OPEC nations, Russia look to cut oil output to lift prices
- Author: Darren Santiago Dec 07, 2019,
Dec 07, 2019, 0:27
A meeting of the Organization of the Petroleum Exporting Countries (OPEC) has ended with an apparent informal agreement to cut oil production to help boost prices amid rising reserves and a slowing global economy, but no announcement was made pending a meeting with other countries, including Russian Federation, set for December 6. The move is created to combat stagnant global economic growth blamed on the U.S.
The group of more than 20 producers agreed to an extra 500,000 barrels per day (bpd) in cuts for the first quarter of 2020, sources told Reuters, taking the total to 1.7 million bpd, or 1.7% of global demand. A cut of 1.7 million bpd would amount to 1.7% of global supply.
Saudi Energy Minister Prince Abdulaziz bin Salman said the Kingdom, the world's largest oil exporter and OPEC's defacto leader, would continue a voluntary cut of 400,000 bpd.
"We expect a constructive outcome to today's meeting in terms of a prolongation of the deal, but are not yet convinced that a strong bullish surprise with a sizeable adjustment to the target level will really transpire", Vienna-based consultancy JBC Energy said in a note.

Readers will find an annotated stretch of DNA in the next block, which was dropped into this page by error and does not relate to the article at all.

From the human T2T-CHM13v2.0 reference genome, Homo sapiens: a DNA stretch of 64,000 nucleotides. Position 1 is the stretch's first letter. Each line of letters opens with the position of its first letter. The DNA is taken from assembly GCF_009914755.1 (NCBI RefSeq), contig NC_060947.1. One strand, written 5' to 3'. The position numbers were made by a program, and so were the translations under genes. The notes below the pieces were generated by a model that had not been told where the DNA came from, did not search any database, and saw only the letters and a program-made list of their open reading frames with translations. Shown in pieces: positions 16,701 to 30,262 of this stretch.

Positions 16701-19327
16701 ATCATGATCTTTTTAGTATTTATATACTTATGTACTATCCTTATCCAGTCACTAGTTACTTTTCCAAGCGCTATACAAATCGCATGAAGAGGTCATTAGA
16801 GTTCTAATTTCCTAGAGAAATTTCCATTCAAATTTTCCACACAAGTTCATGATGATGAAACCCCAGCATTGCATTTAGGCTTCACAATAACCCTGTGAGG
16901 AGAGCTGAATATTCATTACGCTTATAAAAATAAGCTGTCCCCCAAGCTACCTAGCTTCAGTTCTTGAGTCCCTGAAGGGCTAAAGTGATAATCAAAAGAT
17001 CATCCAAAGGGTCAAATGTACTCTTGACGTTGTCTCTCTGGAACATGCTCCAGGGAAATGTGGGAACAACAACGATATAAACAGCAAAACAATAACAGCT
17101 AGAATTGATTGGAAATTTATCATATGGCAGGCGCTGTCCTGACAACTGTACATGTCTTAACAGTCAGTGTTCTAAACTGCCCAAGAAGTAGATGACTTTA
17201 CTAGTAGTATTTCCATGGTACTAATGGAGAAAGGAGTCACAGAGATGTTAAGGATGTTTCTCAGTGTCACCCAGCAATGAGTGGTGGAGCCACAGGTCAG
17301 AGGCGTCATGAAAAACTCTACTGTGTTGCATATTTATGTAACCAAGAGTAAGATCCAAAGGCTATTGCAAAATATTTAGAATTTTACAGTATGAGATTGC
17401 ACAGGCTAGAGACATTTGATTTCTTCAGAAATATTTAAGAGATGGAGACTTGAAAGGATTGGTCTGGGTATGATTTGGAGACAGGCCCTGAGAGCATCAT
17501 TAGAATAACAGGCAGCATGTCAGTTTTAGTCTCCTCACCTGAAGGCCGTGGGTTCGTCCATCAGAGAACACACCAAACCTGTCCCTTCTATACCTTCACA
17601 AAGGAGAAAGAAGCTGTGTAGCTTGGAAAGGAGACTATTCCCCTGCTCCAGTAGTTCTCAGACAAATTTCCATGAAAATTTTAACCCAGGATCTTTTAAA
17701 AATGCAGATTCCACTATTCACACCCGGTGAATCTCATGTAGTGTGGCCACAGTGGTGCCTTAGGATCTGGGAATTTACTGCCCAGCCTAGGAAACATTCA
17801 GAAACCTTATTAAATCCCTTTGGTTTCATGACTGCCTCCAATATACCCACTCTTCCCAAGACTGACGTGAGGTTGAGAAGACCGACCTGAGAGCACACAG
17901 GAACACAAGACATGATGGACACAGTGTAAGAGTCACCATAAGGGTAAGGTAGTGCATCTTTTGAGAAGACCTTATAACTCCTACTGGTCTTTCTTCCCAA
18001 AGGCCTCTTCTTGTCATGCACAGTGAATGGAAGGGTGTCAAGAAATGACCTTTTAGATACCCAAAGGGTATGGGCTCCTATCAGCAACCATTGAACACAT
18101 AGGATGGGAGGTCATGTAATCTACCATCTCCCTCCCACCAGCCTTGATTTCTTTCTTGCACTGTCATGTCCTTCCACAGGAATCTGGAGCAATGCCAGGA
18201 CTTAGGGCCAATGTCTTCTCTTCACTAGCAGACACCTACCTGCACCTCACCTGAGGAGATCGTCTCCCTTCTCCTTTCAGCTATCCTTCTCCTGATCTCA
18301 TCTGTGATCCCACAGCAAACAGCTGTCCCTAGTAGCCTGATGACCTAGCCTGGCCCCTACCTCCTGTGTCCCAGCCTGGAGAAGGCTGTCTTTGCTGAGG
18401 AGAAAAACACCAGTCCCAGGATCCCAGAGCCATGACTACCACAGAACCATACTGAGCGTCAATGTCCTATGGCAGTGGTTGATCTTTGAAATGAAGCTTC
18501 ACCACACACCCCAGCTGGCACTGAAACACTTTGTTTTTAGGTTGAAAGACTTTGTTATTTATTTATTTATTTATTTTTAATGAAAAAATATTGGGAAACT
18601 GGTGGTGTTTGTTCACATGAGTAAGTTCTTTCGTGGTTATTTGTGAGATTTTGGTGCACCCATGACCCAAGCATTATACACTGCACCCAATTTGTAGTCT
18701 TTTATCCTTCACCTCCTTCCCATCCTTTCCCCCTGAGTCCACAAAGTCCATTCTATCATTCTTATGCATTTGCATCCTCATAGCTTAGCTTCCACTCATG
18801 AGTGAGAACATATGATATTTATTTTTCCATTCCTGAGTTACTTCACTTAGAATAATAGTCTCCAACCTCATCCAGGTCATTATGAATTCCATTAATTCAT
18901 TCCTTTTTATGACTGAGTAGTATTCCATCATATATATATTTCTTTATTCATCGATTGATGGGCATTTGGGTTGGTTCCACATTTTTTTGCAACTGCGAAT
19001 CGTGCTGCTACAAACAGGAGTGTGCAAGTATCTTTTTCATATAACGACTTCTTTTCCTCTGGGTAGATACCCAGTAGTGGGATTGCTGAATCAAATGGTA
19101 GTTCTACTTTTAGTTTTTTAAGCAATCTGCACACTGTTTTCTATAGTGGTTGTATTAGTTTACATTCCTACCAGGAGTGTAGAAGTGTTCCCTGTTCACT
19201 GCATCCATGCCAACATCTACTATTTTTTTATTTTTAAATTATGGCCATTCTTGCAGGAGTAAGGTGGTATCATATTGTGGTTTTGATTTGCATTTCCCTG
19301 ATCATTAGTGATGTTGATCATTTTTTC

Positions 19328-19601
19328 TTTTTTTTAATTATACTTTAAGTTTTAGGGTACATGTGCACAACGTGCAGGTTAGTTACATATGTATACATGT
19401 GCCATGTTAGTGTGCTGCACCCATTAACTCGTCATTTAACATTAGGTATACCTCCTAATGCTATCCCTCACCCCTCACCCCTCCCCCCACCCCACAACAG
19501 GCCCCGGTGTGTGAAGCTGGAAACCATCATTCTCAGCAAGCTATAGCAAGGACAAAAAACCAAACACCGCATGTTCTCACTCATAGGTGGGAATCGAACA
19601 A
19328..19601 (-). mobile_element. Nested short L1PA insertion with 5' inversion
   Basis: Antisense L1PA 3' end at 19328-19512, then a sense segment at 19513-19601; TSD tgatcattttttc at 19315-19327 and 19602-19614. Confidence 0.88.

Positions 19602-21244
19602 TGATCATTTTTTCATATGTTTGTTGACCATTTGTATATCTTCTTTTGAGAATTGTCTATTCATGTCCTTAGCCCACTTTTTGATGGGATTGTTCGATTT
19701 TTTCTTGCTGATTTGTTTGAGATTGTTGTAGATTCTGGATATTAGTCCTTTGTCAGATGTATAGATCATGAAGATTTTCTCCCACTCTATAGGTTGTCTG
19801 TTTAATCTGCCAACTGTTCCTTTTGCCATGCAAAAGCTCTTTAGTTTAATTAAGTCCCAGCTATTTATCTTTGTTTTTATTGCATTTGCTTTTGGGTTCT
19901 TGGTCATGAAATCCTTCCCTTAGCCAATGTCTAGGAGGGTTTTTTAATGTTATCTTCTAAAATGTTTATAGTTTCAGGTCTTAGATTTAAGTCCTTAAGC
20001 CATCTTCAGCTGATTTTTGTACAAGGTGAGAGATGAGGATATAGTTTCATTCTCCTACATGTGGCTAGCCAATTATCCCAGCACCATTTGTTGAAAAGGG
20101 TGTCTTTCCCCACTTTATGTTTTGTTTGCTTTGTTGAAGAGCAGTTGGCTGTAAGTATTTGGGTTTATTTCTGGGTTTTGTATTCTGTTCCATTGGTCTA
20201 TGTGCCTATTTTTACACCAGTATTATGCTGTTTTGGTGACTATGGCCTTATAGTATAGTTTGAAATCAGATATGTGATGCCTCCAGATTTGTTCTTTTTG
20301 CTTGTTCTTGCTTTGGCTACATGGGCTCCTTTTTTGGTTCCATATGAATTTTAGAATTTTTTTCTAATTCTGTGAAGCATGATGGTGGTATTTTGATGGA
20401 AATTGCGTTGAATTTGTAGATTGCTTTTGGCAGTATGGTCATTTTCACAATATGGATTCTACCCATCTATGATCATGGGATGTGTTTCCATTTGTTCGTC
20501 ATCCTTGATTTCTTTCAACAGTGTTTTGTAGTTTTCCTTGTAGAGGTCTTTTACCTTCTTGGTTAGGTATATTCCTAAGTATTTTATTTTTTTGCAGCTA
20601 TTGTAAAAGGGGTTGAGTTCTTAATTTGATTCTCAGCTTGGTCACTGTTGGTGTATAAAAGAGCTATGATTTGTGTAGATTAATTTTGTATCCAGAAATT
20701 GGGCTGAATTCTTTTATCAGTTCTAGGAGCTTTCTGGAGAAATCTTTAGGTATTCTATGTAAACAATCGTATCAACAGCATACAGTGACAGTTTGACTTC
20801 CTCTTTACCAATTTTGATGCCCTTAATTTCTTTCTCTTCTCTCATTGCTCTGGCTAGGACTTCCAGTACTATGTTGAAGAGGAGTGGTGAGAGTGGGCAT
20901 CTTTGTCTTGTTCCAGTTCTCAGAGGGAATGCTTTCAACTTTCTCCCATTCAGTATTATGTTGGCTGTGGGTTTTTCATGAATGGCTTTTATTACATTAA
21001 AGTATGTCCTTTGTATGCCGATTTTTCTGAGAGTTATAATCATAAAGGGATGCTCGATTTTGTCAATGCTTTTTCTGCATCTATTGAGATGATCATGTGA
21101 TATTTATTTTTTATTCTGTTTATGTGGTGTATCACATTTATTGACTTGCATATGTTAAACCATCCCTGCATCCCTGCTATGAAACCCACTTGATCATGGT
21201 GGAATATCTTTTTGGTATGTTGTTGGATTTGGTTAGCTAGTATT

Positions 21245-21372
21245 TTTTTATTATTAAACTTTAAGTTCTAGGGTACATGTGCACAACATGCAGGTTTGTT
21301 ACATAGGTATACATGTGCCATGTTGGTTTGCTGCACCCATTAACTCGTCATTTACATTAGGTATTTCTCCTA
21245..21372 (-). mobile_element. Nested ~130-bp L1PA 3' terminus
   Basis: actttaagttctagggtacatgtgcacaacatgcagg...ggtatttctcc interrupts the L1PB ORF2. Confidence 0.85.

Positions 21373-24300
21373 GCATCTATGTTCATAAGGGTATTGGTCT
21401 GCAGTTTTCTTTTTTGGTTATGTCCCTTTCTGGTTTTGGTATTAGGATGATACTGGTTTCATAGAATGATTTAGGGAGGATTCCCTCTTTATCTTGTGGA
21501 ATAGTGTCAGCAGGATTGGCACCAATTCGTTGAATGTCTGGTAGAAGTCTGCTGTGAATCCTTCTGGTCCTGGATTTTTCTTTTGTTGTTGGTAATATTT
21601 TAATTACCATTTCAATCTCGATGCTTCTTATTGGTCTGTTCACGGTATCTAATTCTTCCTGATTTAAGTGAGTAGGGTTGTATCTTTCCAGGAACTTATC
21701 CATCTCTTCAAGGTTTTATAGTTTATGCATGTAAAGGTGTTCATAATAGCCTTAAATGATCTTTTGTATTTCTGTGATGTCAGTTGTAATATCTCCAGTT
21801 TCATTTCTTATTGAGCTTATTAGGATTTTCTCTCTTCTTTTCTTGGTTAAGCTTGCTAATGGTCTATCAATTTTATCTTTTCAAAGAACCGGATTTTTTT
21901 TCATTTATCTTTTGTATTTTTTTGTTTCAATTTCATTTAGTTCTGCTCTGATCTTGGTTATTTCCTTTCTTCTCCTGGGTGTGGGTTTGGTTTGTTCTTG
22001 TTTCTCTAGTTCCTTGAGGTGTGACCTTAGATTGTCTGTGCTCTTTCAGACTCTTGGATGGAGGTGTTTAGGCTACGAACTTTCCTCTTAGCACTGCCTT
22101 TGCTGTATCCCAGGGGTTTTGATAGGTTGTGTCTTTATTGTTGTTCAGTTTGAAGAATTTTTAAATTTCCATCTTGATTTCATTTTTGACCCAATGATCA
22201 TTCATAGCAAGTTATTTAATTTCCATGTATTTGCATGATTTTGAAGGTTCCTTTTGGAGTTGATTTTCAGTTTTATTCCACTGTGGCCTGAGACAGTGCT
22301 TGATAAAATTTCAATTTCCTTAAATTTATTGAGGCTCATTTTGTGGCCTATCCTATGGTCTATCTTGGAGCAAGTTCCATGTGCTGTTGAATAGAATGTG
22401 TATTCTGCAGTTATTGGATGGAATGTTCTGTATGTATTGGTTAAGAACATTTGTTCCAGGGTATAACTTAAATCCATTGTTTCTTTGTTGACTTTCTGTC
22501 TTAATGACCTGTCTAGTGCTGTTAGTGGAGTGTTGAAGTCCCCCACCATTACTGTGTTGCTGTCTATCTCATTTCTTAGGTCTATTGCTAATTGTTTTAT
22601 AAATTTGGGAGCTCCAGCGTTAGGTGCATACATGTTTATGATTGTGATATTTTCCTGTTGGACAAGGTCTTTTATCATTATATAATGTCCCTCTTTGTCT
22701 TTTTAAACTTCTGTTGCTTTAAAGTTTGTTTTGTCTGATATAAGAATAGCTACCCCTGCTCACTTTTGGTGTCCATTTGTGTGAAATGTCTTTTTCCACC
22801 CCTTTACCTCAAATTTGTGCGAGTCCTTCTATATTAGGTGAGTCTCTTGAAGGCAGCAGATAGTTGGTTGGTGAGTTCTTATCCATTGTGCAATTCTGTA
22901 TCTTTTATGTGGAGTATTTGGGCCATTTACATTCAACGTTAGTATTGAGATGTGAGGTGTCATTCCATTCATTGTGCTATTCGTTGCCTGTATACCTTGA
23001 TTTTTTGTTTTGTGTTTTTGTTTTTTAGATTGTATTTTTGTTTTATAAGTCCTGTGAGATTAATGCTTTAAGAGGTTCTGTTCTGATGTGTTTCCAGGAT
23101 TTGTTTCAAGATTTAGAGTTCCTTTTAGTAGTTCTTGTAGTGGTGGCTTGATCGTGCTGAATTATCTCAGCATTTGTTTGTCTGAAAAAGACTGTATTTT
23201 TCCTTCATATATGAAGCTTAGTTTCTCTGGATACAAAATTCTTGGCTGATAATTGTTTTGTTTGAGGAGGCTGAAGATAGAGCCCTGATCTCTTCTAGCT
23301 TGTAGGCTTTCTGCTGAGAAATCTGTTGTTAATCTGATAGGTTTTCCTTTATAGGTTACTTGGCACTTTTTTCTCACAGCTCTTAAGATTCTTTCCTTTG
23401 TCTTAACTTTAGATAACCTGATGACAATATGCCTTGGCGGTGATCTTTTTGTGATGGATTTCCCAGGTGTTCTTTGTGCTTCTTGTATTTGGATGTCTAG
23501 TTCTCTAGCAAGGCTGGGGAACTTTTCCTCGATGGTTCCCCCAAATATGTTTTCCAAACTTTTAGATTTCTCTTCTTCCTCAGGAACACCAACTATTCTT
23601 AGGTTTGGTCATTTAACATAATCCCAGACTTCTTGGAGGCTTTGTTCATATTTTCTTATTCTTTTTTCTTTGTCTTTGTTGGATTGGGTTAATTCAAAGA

The group's goal is to to support the price of fuel and energy around the world.
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Under their current pact, due to expire in March 2020, 11 of Opec's 14 member states have agreed to cut about 800,000 bpd of output, with Iran, Libya and Venezuela exempted from participating.
Oil prices surged following the announcement, with USA benchmark WTI and its European counterpart Brent both almost two per cent higher shortly after 1500 GMT.
Venezuelan Oil Minister Manuel Quevedo, the former President of OPEC Conference in 2019 was replaced with Algerian Energy Minister Mohamed Arkab for 2020.
Higher oil prices are also supporting the initial public offering (IPO) of Saudi Arabia's state-owned oil company, Saudi Aramco, which priced its shares on Thursday at the top of an indicated range. Then the bigger struggle of how these cuts will be allocated between members needs to be tackled.
The decision, unanimously approved by the seventh ministerial meeting of OPEC and non-OPEC partners, takes effect as of January, he pointed out. A sticking point in the talks had been how to split the cuts between producers. Russia, which has complied with its production quota for just three months of this year, had its proposal to exclude a very light oil called condensate approved on Thursday, potentially giving it space to keep pumping above its target.